Getting good maps takes a lot of time, it will take years for Apple and they might never be as good as google at it. But competition is good for all as it raises the bar. It seems to have some interesting feature like telling you if a restaurant is open graphically.


Amazing how we've become so dependent on mobile maps.

There's verb in Korea.

Fix the cowshed after loosing cows.

There's an English idiom too: to "close the gate after the horse has bolted".

Is it 망우보뢰(亡牛補牢)?

It's actually Chinese (亡羊补牢 from 戰國策).

The translation is almost same, however, the meaning is quite different.

Chinese 망양보뢰 means that it is not too late to fix the cowshed after lost. Korean, however, shows the useless of the fixing activity. Later connotes the regret.


That's an interesting find. Confirmed. 소 잃고 외양간 고친다

source: http://www.ntnu.edu.tw/tcsl/yuyanwenhua/96/downloads/languag...

羊 is for sheep.


Too little, too late - they don't need 6 developers working for 6 months to improve their map code; they need 600 mappers/data entry guys/data-gathering car drivers for a few years to improve their map data instead.

It's not the client application that's the root cause of this, it's poor data. It will take more than 6 iOS developers to fix that.

Well according to TomTom the data is solid, and its the client thats the problem.

"TomTom's Lea Armstrong says users' experience is determined by the map it supplies and features added by handset makers and third-party software providers based on "their own vision and needs." In other words, don't blame us."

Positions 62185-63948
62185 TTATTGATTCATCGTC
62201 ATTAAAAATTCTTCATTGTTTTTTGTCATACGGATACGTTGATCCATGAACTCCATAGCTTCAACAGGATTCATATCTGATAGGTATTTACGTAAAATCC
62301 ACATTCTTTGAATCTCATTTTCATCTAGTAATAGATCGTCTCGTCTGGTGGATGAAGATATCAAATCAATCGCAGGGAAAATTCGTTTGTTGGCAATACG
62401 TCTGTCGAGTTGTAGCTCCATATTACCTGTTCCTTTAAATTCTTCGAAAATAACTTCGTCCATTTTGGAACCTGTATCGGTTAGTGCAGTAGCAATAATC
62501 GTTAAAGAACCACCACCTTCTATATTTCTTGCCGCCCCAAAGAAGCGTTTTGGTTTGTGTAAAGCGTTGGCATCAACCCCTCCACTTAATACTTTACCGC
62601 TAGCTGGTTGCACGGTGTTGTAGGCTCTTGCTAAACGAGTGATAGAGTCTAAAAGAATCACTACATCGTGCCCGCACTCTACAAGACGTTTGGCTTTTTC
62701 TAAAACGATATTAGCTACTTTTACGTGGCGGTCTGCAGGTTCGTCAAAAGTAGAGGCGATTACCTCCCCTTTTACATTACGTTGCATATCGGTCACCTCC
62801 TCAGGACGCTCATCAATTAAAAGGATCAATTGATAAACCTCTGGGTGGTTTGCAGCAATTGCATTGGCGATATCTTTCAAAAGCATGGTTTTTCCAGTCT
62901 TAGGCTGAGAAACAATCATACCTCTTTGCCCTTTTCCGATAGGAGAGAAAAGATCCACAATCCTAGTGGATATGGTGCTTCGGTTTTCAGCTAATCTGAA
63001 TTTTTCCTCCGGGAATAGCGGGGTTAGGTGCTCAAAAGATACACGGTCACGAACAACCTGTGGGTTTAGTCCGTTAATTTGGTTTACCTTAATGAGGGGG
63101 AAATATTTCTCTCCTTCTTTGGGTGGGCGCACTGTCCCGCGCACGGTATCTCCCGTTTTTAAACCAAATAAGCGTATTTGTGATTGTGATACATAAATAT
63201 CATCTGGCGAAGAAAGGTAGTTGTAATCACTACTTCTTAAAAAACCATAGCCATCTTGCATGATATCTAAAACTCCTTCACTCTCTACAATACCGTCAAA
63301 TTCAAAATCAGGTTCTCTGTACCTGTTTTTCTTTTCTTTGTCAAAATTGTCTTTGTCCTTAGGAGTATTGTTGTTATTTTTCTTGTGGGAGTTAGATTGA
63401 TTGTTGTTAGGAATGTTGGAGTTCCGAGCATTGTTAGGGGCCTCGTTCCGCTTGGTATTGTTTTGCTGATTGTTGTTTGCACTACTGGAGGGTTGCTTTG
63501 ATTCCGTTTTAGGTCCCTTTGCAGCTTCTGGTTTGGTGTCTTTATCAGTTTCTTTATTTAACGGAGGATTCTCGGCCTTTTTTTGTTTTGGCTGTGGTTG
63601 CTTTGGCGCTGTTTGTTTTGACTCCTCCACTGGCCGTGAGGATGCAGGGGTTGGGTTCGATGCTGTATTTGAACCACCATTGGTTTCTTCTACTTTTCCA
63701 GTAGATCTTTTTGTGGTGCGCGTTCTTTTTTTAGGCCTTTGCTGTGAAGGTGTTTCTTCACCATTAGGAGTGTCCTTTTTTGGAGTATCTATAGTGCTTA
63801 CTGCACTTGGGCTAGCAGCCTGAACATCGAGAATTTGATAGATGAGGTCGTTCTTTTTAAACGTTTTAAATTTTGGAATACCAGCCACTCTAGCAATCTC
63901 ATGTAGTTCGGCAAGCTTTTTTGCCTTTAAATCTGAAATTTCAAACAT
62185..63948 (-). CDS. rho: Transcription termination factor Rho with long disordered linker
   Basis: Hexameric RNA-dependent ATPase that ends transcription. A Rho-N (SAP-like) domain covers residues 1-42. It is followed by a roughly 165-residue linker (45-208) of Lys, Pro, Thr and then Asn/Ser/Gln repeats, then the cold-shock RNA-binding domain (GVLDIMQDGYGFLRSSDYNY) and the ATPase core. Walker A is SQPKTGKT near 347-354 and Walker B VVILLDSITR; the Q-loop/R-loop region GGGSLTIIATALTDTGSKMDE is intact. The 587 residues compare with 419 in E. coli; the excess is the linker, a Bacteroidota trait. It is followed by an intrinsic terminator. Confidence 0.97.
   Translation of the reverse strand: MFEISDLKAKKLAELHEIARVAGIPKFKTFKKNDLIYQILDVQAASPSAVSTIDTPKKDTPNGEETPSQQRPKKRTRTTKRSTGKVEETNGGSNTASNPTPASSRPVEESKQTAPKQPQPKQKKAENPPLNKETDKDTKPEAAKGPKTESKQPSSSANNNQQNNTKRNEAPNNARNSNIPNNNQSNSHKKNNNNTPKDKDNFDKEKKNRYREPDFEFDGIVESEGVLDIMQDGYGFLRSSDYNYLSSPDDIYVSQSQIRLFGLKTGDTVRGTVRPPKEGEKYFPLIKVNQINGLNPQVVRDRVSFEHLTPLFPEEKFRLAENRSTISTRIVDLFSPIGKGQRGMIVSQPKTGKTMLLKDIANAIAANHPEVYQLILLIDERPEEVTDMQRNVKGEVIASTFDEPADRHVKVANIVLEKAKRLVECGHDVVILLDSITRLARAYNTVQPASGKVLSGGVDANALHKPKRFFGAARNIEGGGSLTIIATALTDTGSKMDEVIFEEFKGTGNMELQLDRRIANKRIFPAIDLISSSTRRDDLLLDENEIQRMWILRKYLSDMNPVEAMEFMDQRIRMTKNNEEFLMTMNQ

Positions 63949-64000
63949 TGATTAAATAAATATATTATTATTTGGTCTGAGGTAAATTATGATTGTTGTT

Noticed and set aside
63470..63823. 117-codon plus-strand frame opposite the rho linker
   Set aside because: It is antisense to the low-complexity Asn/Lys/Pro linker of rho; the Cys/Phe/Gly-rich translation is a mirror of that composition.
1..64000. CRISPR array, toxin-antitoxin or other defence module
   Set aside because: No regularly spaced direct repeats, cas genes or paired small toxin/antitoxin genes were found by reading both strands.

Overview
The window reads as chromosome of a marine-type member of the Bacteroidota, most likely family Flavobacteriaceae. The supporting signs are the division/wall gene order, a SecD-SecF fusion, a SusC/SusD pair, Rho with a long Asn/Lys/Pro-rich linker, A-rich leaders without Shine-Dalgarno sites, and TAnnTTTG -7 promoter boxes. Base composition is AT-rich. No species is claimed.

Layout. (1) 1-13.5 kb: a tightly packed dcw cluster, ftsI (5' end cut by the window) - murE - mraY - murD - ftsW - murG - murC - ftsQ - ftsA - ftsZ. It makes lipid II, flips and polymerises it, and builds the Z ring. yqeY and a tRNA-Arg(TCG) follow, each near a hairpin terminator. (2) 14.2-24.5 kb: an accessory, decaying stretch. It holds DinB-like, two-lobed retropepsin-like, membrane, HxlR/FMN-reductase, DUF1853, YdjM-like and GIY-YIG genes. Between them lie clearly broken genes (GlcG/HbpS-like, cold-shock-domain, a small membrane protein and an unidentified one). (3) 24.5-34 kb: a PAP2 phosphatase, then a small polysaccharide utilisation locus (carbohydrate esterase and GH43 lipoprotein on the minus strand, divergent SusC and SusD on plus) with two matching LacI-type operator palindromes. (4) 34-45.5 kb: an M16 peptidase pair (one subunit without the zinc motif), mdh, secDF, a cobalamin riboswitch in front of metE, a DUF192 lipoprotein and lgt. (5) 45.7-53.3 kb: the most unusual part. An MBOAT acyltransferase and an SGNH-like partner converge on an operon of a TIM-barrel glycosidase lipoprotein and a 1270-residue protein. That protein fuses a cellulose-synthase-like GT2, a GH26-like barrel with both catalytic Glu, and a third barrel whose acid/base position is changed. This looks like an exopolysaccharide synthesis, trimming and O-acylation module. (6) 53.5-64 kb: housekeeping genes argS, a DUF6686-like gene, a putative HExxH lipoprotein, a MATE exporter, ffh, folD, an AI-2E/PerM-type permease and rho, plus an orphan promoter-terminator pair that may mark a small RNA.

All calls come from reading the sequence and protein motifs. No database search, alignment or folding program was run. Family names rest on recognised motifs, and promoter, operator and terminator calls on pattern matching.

You and anyone else can cross-check the data at http://routes.tomtom.com/

Not where I live in Arizona—many roads missing or incorrect.

Good to see they are working on it.

sorry about the multiple posts. I did this on an app and it apparently failed miserably.

Speaking as a GIS analyst it looks like a large part of their problems are bad cartography followed by incorrect assumptions or spotty analysis of their vendor's data. I don't see how hiring more programmers will fix those issues.

they should hire someone to fix that form.

Jokes aside, they will need some CSI quality, image enhancement wizardy at the moment. For what it's worth, I wish that they pull it off sooner than later.

Google the Merciful should just send over a few maps people and help them out. What fun is a "thermonuclear war"[1] when it's so one-sided?

1. As declared by Our Man Jobs.

With a little luck some developers from the Nokia maps team come on board and show Apple how a real maps application is supposed to work.

Not surprised. If there is one feedback so far about the new iOS6, its that it needs work.

Unfortunately, adding more developers has the potential to make the situation worse, not better--especially if six positions are being added simultaneously.

Maybe they got fired and these are the replacements.

Well iOS 6 on the whole is pretty decent. It's maps that is a true train-wreck. That being said, it's not suprising that launching a brand new map service is going to be worse than the established one that's had years of feedback and growing pains of its own. Also, this was really the only way for Apple to get that type of feedback, so the actual decision to do so isn't surprising. That doesn't mean I don't want my damn google maps back though.

Yeah but "brand new map service" can't be an excuse to drive people in the river or make them fall of the bridge. The product they've launched can at best be called an alpha (not even a beta product) which was a foolish decision by the decision makers IMHO.

I'm not even going to upgrade since I use maps all the damn time.